Commons Finance (No.3) Bill: committee stage

12 November 2018

MPs are debating the Finance (No. 3) Bill 2017-19 in a committee of the whole House in the Commons over two days on 19 and 20 November 2018.

Commons committee stage

The committee stage of the Finance (No. 3) Bill will take place over two days. It will be considered in a committee of the whole House, as are all Finance Bills.

Transcripts of proceedings in the House of Commons Chamber are available in Hansard online three hours after they happen.

Commons second reading

Debate was opened by the Financial Secretary to the Treasury, Mel Stride, who stated that "is the Conservative party that has once again [that has brought our country back from the brink and into better times."

MPs debated one amendment, moved by Labour MP Peter Dowd. This amendment declined to give the Bill a second reading on the grounds that the 2018 Budget it was derived from "confirmed the continuation of austerity and tax cuts for the wealthiest, [and] failed to introduce a fair taxation system which protects middle and low earners."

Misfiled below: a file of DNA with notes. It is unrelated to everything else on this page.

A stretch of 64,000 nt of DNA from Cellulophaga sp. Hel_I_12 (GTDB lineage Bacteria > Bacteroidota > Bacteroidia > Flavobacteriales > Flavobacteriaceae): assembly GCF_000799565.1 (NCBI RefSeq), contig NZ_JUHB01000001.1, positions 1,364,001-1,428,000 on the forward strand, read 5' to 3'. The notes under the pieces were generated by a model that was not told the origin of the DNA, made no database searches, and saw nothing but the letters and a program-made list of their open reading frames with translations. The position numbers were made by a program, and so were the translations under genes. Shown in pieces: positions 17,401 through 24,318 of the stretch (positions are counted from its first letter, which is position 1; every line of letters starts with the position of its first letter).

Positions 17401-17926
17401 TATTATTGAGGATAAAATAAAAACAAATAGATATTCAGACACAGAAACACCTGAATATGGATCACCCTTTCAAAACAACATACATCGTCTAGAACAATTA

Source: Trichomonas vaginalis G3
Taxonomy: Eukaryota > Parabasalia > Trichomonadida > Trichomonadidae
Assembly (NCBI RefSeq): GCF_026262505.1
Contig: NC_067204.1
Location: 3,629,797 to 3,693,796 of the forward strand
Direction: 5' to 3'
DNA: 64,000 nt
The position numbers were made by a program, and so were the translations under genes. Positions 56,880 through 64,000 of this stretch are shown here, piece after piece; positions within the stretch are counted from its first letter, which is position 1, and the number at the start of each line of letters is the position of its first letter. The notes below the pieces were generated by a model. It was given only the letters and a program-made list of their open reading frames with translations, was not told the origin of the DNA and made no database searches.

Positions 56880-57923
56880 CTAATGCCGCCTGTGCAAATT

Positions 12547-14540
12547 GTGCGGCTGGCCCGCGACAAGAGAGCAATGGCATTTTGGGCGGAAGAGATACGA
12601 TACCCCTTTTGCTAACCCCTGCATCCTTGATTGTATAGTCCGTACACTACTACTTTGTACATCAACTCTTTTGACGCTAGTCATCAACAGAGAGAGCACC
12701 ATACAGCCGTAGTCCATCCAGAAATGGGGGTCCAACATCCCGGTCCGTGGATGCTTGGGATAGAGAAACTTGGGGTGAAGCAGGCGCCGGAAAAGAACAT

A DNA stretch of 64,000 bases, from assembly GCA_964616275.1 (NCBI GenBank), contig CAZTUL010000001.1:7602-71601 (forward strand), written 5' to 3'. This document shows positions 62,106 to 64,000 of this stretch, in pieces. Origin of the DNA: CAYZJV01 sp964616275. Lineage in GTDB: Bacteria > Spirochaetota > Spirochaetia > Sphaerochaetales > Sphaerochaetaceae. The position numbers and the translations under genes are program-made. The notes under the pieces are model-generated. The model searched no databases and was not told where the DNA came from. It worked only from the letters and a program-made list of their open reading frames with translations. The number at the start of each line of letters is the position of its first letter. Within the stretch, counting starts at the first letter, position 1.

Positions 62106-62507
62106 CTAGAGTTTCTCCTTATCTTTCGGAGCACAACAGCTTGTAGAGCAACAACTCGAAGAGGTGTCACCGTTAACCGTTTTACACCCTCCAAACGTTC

The House divided twice during second reading: They voted down the amendment moved on the Bill, before passing second reading.

Watch the debate on the Finance (No.3) Bill, or read the second reading debate below.

The Finance Bill

Each year the Chancellor of the Exchequer presents the Budget, which contains all the tax measures for the year ahead. The statutory provisions to give effect to these tax measures are set out in the annual Finance Bill. 

Summary of the Bill

The Finance Bill aims to:

  • Grant certain duties and alter other duties
  • Amend the law relating to the national debt and the public revenue
  • Make further provision in connection with finance

Keep up to date with all the proceedings and documentation, including amendment papers, on the Finance Bill and find out how a Bill becomes an Act of Parliament.

House of Commons Library analysis

The House of Commons Library produces briefing papers to inform MPs and their staff of key issues. The papers contain factual information and a range of opinions on each subject, and aim to be politically impartial.

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